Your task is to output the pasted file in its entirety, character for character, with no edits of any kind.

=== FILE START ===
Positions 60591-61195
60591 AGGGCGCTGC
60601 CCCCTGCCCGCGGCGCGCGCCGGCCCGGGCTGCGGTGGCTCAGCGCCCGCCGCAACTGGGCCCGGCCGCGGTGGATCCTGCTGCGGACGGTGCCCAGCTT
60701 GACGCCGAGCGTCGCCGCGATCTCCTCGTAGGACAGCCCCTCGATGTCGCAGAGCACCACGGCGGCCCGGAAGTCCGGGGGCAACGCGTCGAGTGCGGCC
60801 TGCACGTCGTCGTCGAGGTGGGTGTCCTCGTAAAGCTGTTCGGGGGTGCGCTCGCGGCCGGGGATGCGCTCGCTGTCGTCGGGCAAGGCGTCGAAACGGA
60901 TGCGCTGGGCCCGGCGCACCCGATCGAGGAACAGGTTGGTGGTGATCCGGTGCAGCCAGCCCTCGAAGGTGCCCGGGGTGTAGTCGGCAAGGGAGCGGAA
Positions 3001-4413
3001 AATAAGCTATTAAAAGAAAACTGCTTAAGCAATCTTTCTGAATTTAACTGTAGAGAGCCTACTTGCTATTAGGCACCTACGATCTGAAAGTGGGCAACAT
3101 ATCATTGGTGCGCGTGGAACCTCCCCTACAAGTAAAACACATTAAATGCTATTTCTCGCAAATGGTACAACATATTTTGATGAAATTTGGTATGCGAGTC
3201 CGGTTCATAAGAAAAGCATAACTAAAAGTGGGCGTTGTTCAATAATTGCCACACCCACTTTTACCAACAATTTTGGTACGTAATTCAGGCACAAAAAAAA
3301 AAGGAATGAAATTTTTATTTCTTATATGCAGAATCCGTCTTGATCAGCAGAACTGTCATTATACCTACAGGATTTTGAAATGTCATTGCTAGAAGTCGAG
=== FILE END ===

Positions 60591-61195
60591 AGGGCGCTGC
60601 CCCCTGCCCGCGGCGCGCGCCGGCCCGGGCTGCGGTGGCTCAGCGCCCGCCGCAACTGGGCCCGGCCGCGGTGGATCCTGCTGCGGACGGTGCCCAGCTT
60701 GACGCCGAGCGTCGCCGCGATCTCCTCGTAGGACAGCCCCTCGATGTCGCAGAGCACCACGGCGGCCCGGAAGTCCGGGGGCAACGCGTCGAGTGCGGCC
60801 TGCACGTCGTCGTCGAGGTGGGTGTCCTCGTAAAGCTGTTCGGGGGTGCGCTCGCGGCCGGGGATGCGCTCGCTGTCGTCGGGCAAGGCGTCGAAACGGA
60901 TGCGCTGGGCCCGGCGCACCCGATCGAGGAACAGGTTGGTGGTGATCCGGTGCAGCCAGCCCTCGAAGGTGCCCGGGGTGTAGTCGGCAAGGGAGCGGAA
Positions 3001-4413
3001 AATAAGCTATTAAAAGAAAACTGCTTAAGCAATCTTTCTGAATTTAACTGTAGAGAGCCTACTTGCTATTAGGCACCTACGATCTGAAAGTGGGCAACAT
3101 ATCATTGGTGCGCGTGGAACCTCCCCTACAAGTAAAACACATTAAATGCTATTTCTCGCAAATGGTACAACATATTTTGATGAAATTTGGTATGCGAGTC
3201 CGGTTCATAAGAAAAGCATAACTAAAAGTGGGCGTTGTTCAATAATTGCCACACCCACTTTTACCAACAATTTTGGTACGTAATTCAGGCACAAAAAAAA
3301 AAGGAATGAAATTTTTATTTCTTATATGCAGAATCCGTCTTGATCAGCAGAACTGTCATTATACCTACAGGATTTTGAAATGTCATTGCTAGAAGTCGAG